Verification of Unusual Sight Record
For Utah

Rec. # 2014-018a

Common name:

Least Flycatcher

Scientific name: Empidonax minimus
Date: 6 Jun 2014
Time: 6:12 PM
Length of time observed:  ~5 minutes
Number: 1  [later for three - additional material]
Age: Adult
Sex: Male
Location: Newton Reservoir (town of Newton)
County: Cache
Distance to bird: ~15 feet
Optical equipment: Nikon Monarch 10x42 binoculars and SLR with 80-400mm lens
Weather: Sunny, warm.
Light Conditions: Bright direct sunlight sometimes diffused by clouds but the bird was frequently in the dappled light of the mid-story in cottonwoods.
Description:        Size of bird:  
(Description:)       Basic Shape:  
(Description:)  Overall Pattern:  
(Description:)            Bill Type:  
Field Marks and
Identifying Characteristics:
Smallish Empidonax flycatcher. Primary projection too short for wood-pewees. See description below, photos, and audio recording for further details.
(see photos)
Song or call & method of delivery: First heard giving simple "whit" or "wheet" call notes that were not familiar to me, but did not sound the same as Empid calls with which I am familiar, including Dusky, Gray, Cordilleran, and Hammond's. (I have seen Least Flycatcher on only a few occasions and typically identified it by song.) Thinking this was probably the Least Flycatcher that had been found at the same location the day before, I broadcast a bit of Least Flycatcher song. After a brief pause (about 30 seconds) the bird approached my position and started singing emphatically, regularly giving the distinct "che-BEK! che-BEK!" song that the species is known for. In about five minutes of observation, the song did not vary, and there were no other notes included. There was a lot of background noise (campers running generators, ATVs, loud music, etc.) so I didn't bother to bring my recording setup, but I did get a few seconds of song recorded with my camera. That recording is attached.
Habitat: In a grove of cottonwood trees (and others?) adjacent to a reservoir. Surrounding area is largely agricultural. The bird seemed to stay in mid-canopy while I observed it, changing perch many times but never approaching the tops of the trees nor coming down to eye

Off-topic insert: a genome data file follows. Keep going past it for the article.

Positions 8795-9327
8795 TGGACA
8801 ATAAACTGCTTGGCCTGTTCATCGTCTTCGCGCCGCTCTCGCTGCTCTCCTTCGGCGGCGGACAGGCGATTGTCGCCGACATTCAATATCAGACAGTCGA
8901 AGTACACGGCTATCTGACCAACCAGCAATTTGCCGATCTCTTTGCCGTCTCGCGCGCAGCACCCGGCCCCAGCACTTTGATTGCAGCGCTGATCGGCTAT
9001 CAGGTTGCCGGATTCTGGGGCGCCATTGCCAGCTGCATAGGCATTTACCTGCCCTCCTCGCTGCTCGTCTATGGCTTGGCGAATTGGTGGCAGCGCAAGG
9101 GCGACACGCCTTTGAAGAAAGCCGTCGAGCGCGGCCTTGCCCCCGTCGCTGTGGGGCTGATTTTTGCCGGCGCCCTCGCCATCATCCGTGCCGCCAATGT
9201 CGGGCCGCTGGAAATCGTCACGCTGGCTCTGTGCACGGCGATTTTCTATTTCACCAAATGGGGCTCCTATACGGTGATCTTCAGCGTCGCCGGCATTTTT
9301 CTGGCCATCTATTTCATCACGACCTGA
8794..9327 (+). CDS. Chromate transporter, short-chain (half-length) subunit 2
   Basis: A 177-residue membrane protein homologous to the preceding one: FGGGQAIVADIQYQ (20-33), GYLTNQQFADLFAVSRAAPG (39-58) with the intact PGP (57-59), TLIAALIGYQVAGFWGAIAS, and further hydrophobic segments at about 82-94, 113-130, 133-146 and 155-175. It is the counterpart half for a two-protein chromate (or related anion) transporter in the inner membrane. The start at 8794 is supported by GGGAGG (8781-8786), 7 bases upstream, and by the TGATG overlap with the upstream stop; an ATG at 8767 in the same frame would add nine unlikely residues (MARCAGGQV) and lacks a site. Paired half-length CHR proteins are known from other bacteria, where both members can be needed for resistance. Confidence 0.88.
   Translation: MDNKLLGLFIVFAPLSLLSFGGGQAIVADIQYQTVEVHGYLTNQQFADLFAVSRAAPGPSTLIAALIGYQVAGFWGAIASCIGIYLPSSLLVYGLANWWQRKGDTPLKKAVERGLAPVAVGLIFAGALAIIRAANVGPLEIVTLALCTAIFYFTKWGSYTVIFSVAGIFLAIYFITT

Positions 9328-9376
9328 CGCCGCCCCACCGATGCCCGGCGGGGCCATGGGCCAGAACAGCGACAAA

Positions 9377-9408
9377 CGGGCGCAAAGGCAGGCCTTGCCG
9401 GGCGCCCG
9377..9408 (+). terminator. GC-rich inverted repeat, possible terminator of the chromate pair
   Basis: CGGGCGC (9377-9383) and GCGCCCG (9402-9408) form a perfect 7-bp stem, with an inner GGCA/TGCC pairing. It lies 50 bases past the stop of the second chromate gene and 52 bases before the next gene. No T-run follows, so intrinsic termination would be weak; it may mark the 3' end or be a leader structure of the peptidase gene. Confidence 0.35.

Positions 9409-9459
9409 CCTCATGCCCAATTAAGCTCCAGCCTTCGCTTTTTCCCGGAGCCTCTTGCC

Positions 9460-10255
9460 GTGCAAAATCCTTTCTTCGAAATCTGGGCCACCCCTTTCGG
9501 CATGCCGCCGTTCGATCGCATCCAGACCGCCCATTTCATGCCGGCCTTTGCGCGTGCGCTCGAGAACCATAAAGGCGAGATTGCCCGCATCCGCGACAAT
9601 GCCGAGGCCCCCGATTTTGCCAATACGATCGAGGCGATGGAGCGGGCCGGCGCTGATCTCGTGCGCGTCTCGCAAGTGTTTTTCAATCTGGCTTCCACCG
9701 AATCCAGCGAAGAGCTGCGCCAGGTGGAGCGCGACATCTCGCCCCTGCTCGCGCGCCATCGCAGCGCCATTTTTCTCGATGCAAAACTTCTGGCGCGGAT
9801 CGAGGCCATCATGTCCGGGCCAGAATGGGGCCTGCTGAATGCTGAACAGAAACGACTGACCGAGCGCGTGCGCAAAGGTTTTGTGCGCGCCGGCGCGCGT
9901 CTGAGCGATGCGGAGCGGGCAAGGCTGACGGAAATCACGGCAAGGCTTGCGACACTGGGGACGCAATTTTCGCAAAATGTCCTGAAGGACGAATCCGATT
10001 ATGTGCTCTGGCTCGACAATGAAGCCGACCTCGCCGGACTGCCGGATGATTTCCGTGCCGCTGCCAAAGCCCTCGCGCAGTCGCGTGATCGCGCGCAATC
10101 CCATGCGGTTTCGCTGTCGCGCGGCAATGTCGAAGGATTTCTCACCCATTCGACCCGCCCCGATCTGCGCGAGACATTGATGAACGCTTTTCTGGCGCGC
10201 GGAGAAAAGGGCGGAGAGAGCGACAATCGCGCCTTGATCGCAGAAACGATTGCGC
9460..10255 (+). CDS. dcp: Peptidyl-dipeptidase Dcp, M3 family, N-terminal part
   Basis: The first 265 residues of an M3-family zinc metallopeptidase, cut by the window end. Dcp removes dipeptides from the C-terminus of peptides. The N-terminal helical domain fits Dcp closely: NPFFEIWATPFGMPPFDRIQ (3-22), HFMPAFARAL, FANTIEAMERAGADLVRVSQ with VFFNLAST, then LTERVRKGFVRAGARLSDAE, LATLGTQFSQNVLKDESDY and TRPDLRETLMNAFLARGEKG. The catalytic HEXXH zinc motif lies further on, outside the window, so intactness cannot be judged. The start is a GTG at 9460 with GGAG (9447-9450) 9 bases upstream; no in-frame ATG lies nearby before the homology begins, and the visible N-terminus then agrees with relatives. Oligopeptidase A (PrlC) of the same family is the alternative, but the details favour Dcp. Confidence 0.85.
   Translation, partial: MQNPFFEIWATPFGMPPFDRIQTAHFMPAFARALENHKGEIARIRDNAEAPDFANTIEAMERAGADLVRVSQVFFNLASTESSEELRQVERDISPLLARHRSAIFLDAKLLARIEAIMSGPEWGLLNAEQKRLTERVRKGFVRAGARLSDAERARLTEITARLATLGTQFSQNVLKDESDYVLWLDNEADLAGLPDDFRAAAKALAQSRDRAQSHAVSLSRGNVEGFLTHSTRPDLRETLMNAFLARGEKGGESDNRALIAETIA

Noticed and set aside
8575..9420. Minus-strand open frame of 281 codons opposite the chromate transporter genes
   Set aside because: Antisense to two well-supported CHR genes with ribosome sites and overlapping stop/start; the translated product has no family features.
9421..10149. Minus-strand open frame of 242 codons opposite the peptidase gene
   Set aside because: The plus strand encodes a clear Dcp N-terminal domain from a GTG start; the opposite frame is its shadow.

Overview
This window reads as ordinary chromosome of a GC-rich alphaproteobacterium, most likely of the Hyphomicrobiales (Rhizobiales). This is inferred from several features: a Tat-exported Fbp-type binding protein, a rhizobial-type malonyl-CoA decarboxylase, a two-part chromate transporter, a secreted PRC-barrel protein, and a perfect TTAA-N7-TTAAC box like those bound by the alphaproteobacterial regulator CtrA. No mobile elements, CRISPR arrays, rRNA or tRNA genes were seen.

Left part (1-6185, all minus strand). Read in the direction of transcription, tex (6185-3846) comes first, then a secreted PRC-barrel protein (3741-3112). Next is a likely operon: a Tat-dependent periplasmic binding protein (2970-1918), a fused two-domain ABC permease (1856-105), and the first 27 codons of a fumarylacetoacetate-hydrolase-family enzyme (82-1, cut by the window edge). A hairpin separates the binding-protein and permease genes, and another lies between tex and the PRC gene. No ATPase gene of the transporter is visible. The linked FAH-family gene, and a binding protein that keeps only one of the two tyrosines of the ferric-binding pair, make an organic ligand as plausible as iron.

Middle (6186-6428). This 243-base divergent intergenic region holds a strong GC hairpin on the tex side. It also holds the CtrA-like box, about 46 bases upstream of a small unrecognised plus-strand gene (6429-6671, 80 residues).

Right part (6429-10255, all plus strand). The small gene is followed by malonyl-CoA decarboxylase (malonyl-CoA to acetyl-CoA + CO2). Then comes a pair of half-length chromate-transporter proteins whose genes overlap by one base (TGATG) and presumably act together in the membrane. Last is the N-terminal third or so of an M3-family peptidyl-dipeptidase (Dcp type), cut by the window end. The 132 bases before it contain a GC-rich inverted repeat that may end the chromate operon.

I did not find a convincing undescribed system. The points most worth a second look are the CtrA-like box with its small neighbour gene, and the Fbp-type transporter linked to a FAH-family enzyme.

Similar species and how
were they eliminated:
Identification was primarily based on vocalizations, but the bird's appearance also supported Least Flycatcher. Primary projection was medium-short, clearly not long enough for Hammond's Flycatcher or Western Wood-Pewee and in the range, proportionally, of Dusky Flycatcher (for comparison). Bird was small with a rather large and round head for an Empid, with no obvious or even subtle crest. Eye ring was complete and subtly thicker behind the eye, lending a hint of "almond shape" but not as much so as is typical for Hammond's or Dusky Flycatchers. Bill was short and medium-broad. The lower mandible was significantly darker than typical for Least Flycatcher, appearing more than half dark and perhaps completely dark. I'm not sure what would cause this, but it is atypical for the species from what I've read, and might cause me to doubt the identification had the bird not been singing emphatically for five minutes.
Previous experience with
this & similar species:
I have extensive experience with the expected Empidonax flycatchers of northern Utah, especially Dusky Flycatcher and Hammond's Flycatcher but also Cordilleran Flycatcher, Willow Flycatcher, and Gray Flycatcher, and other drab flycatchers including Olive-sided Flycatcher and Western Wood-Pewee. According to my eBird records, this is my ninth observation of Least Flycatcher, including observations in the typical range Wisconsin, Illinois, Idaho, and Montana, plus once in Utah (see record 2013-53).
References consulted: None.
Description from: Photos and memory
Observer: Ryan O'Donnell
Observer's address: 1098 Crescent Dr
Observer's e-mail address: **
Other observers who independently identified this bird: This bird was initially found by Cullen Clark on the previous day, 5 June 2014.
Date prepared: 7 Jun 2014
Additional material: Four photographs and one 12-second audio recording.

(Submitted 23 Jun 2014 - Additional Material)

Additional_Comments: Note: eBird checklist for this observation: